His confirmation was widely anticipated. Yet Jennifer Rubin and other neocons repeatedly published analysis that led their readers astray.
When Chuck Hagel was confirmed Tuesday as the secretary of defense, garnering 58 Senate votes from 52 Democrats, four Republicans, and two independents, most political observers were unsurprised. President Obama began this process with a comfortable Democratic majority in the Senate. The executive branch is generally afforded wide latitude in its cabinet selections. As Dan Drezner argued in a January 18 piece in Foreign Policy, "The moment Chuck Schumer endorsed Hagel's selection, this ballgame was over. No Senate election two years from now will hinge on this confirmation vote because -- just to remind everyone for the nth time -- voters don't care about international relations." By January 28, Roll Call was reporting that so far, "Senate Majority Whip Richard J. Durbin said that he has not counted a single Democratic 'no' vote on the question of whether former Nebraska Sen. Chuck Hagel should be confirmed as Defense secretary."
As January ended, Daniel Larison was declaring the anti-Hagel campaign failed, explaining in The Week that "despite the concerted efforts of a few outside Republican interest groups and a steady stream of hostile coverage from conservative media outlets, Hagel has received the public support of numerous former national security officials, diplomats, and retired military officers, as well as securing endorsements from several senators even before his hearing began." It appeared that, at the very worst, Hagel would go through with unanimous support from Democrats, and the presumption from the very beginning that he'd be confirmed would be vindicated.
But Americans who get their news from anti-Hagel conservatives discovered Tuesday that much of the analysis they've long been fed on this subject left them as misinformed about the likely course of events as they were about Mitt Romney's prospects for victory during Election 2012. Of course, a single nomination battle isn't nearly so consequential as a presidential election. This is nevertheless another reminder for the rank-and-file on the right: Demand better from the journalists whose work you patronize, or remain at an information disadvantage relative to consumers of a "mainstream media" that is regularly outperforming conservative journalists.
During the election, Jennifer Rubin of the Washington Post was the the quintessential example of a conservative writer letting what she wanted to happen affect her take on what was happening. Sadly, she did her readers the same disservice in the Hagel fight. Her opposition to the former Nebraska senator is grounded in earnest disagreement with his approach to foreign policy. She is a hawkish neoconservative in the model of Bill Kristol. Hagel is not. That she constantly argued against his confirmation is fine.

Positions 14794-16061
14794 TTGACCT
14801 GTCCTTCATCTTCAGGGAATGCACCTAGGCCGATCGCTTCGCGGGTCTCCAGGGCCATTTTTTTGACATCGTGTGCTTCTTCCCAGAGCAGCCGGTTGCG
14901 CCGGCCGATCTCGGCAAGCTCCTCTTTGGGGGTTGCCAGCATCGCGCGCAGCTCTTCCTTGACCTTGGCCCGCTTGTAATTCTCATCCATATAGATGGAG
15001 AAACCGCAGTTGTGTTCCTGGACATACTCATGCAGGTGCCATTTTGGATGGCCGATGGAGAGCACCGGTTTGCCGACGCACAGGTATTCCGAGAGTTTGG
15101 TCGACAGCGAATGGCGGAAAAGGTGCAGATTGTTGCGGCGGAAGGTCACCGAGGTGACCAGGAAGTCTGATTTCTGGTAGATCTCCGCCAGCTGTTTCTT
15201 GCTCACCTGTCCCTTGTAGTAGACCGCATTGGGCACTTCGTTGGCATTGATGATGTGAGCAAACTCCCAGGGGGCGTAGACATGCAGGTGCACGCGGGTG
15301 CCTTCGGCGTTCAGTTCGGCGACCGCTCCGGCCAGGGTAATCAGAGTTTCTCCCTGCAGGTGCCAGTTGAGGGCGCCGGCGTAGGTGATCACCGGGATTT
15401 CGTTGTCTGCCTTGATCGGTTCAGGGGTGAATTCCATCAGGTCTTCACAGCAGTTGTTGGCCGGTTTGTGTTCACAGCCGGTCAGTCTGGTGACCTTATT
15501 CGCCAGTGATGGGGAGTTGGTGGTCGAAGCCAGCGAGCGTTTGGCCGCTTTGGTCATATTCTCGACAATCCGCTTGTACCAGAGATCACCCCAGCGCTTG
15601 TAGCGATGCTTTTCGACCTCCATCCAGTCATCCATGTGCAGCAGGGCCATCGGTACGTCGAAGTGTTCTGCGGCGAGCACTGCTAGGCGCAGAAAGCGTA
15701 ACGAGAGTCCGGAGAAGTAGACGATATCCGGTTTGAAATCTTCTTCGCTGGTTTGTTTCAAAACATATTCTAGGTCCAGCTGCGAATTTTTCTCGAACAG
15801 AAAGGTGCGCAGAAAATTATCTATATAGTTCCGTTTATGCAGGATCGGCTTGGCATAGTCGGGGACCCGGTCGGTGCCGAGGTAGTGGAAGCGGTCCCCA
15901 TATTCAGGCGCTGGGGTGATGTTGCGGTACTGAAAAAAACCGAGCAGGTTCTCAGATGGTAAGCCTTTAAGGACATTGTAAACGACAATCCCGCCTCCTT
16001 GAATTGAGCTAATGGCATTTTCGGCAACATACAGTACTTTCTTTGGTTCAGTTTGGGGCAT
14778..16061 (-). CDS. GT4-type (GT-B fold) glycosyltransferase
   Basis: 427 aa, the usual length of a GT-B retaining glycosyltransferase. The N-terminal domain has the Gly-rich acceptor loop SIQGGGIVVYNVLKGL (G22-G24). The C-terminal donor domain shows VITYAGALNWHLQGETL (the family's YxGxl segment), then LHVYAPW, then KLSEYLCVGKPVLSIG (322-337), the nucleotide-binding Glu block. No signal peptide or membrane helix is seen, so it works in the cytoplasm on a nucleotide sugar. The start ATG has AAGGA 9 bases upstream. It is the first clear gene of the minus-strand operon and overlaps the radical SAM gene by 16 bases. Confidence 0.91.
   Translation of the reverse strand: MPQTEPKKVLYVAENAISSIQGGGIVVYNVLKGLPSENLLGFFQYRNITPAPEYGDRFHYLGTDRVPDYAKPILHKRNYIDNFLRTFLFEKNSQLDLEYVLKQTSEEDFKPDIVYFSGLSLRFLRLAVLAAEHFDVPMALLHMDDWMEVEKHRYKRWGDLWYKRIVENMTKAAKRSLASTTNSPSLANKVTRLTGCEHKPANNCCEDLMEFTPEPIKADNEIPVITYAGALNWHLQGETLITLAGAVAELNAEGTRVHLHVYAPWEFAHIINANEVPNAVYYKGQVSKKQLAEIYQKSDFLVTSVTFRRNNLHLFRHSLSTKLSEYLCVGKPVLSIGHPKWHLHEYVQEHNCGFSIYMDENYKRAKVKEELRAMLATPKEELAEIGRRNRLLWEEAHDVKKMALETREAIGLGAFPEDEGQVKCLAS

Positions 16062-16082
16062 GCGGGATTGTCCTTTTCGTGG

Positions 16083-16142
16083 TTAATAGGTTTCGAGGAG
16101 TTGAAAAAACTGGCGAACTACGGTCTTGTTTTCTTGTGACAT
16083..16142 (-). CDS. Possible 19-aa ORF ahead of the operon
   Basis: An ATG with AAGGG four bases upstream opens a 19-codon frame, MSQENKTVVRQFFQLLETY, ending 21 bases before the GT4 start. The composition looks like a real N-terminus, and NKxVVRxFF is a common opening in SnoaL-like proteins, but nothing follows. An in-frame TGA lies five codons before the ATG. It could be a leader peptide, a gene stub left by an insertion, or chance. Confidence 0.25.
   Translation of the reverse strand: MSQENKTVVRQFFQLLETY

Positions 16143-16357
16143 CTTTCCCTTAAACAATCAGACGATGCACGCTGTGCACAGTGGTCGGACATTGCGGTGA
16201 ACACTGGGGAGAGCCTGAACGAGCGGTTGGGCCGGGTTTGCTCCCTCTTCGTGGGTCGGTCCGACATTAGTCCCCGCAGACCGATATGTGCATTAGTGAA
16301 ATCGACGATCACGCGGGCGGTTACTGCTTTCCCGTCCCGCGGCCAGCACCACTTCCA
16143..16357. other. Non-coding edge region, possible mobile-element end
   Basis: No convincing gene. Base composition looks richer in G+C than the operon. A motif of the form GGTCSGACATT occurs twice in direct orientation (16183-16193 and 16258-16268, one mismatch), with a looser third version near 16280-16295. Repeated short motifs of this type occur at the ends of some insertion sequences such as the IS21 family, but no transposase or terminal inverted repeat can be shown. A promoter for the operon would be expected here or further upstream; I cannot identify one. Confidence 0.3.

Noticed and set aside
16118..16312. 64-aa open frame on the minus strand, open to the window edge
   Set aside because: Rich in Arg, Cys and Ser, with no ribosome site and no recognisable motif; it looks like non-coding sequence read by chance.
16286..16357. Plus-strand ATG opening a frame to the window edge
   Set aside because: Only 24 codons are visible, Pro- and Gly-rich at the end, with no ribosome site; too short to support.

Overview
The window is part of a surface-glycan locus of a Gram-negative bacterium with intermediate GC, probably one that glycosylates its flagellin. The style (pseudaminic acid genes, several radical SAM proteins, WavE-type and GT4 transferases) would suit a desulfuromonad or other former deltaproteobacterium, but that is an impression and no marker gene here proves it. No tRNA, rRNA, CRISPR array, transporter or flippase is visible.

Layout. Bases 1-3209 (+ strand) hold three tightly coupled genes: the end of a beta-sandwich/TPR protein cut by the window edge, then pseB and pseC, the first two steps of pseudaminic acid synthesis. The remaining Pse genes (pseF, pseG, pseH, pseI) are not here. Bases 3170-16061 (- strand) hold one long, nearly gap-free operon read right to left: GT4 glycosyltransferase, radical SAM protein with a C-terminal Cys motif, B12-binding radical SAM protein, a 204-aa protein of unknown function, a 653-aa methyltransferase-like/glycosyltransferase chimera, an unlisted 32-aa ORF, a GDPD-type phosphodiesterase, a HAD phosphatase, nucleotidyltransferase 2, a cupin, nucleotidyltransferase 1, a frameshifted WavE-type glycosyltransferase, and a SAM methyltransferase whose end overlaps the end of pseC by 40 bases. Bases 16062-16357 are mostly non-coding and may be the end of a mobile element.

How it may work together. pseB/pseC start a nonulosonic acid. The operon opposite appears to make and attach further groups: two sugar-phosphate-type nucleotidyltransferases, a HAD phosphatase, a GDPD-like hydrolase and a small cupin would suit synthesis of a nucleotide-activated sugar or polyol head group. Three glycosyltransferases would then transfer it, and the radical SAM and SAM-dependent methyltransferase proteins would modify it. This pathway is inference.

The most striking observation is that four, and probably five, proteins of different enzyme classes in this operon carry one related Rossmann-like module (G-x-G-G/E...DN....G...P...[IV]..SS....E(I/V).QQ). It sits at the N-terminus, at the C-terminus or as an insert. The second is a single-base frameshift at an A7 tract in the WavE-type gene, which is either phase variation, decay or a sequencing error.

But Rubin's distaste for Hagel has caused her to make a series of dubious assertions about the likelihood of his being nominated and confirmed to the cabinet post that he's just now secured. "If Obama's pick for ambassador to Syria couldn't get through the Senate, how would Hagel?" she asked in August 2010, when Hagel's name was mentioned for the Pentagon job. "Maybe this is a trial balloon. If it's more than that, it will go over like a lead one." (That appeared in Commentary, before she moved to her Washington Post perch.)
Skip ahead to December 2012. As rumors swirled that Obama would finally nominate Hagel, Rubin, who didn't want him to do so, kept speculating that he probably wouldn't. On December 18, Rubin wrote that Obama was inclined to nominate Michele Flournoy instead, and that Democratic concerns over Hagel were "sure" to "accelerate that movement." On December 19, she reported that "the anybody-but-Chuck-Hagel buzz is growing louder. Part of this is no doubt attributable to nervous Democrats." The day after that, her post was titled, "6 Ways You Know Chuck Hagel Is in Trouble." In a separate post that day, Rubin all but declared Hagel dead:
Hagel's fate was likely sealed today when the Gay & Lesbian Victory Fund, which raised loads of cash for President Obama, called Hagel's remarks "unacceptable" and suggested he'd have a hard time serving in government with his negative views of gays. Frankly this sounds like the Democrats are now trying to off-load Hagel with tips to sympathetic journalists about his anti-gay record... I suspect along with the eggnog and mistletoe, Hagel will disappear after the holidays.
On December 21, Rubin wrote that "it is unlikely that a Hagel nomination could obtain 60 votes for cloture and confirmation. Moreover, now that such a prominent figure has spoken out, other senators are likely to follow."
January 4, 2013: "Chuck Todd is reporting that as many as ten Democrats may vote against Hagel, making his confirmation a shaky proposition at best."